City and state transportation officials signed a deal on Aug. 10 that’s a step toward a long-standing goal to build a second road crossing to Douglas Island.
The agreement says the state Department of Transportation will lead a planning and environmental study. That study is just one step on a long path toward securing federal funding. City engineers have ballparked the cost of a second crossing of Gastineau Channel at $90 million.
The city will reimburse the state for up to $210,000 for work on the study. The Juneau Assembly committed $250,000 of local sales tax money — which is still available — toward a second crossing back in 2018. In the agreement, they estimate the study will cost $2 million total.
The agreement outlines work to be done on rights of way, design, environmental impacts and public involvement. It also suggests hiring outside consultants.
The state Department of Transportation’s project manager Marie Heidemann says work on the study is expected to start this fall and will likely take one or two years to complete.
The Federal Highway Administration will cover the balance of the study’s cost.
The city’s long-term plans say the future development of the backside of Douglas Island — particularly of new, deep-water port facilities — hinges on a second crossing to accommodate more traffic, including heavy industrial trucks.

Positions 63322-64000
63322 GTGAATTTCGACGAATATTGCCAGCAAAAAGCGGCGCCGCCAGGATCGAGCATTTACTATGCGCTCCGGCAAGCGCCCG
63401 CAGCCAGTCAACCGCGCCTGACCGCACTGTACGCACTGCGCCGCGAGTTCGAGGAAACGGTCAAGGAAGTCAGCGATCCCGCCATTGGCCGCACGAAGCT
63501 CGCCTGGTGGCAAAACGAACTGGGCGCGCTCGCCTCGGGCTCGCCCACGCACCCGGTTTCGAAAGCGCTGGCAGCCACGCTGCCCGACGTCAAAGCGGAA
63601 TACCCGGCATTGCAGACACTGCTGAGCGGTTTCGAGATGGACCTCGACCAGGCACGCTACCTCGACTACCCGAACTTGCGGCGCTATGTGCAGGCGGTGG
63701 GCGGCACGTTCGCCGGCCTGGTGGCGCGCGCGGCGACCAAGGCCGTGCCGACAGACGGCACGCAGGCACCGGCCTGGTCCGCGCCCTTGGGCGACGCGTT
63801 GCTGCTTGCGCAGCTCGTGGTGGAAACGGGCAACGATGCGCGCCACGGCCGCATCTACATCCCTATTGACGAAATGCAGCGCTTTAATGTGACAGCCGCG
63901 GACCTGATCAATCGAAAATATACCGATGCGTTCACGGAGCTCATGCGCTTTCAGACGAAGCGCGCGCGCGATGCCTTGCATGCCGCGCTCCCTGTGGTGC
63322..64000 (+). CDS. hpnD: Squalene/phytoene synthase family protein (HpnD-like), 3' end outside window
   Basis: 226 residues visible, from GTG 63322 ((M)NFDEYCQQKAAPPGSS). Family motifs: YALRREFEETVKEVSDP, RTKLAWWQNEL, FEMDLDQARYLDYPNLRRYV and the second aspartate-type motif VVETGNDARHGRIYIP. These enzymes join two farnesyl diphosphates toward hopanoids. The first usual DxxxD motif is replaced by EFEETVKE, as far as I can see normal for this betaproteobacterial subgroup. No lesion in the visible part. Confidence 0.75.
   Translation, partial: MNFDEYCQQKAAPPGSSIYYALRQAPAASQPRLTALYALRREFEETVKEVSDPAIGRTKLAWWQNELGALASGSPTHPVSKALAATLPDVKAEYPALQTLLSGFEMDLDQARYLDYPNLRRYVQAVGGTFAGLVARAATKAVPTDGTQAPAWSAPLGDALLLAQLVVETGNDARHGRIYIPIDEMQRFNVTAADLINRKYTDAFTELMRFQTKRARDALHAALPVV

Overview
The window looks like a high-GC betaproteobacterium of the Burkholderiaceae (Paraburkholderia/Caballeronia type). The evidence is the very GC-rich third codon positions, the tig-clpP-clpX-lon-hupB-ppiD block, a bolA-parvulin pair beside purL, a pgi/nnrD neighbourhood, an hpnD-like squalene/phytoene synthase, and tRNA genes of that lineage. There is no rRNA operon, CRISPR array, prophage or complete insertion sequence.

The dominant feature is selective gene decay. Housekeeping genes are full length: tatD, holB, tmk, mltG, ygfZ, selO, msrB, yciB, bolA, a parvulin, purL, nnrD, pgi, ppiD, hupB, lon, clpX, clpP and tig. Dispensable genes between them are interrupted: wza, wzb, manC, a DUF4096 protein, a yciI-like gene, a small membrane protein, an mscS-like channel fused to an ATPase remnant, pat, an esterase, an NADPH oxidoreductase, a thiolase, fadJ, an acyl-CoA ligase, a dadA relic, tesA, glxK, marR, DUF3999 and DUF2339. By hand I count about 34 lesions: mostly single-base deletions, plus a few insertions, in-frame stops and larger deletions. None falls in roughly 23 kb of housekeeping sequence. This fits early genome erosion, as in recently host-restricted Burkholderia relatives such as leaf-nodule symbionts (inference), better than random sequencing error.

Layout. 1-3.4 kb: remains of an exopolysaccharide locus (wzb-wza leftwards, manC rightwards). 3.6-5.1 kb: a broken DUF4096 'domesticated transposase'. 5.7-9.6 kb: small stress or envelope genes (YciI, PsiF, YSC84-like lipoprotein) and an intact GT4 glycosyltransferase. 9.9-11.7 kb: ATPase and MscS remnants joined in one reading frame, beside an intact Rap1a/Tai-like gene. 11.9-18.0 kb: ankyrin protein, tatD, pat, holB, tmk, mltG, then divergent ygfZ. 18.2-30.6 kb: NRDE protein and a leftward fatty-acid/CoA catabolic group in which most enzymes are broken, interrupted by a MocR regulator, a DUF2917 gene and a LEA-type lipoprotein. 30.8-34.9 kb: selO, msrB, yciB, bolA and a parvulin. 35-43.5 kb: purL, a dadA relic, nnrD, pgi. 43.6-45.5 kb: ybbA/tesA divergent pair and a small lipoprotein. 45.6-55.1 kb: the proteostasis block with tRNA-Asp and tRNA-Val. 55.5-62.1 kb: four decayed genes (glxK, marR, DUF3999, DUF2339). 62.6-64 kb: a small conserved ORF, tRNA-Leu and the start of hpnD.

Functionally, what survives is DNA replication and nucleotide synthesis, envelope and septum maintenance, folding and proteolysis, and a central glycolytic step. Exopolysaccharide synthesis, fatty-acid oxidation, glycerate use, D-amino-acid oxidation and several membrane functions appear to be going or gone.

A barge hauling a construction crane that struck the bridge on Aug. 5 highlighted another known issue: tight clearance for marine traffic. New port facilities, which a second crossing would make possible, could resolve that. The damage to the bridge was superficial, but had it been more serious, emergency access to Douglas Island would have been severely limited.
Old analyses have flagged congestion during the peak morning commute at the Douglas Bridge intersection as “unacceptably” bad.
In 2010, local voters shot down a ballot question to fund a crossing from the Sunny Point interchange to near Fish Creek Road. It was 2-to-1 against.
This story has been updated with comment from state DOT project manager Marie Heidemann.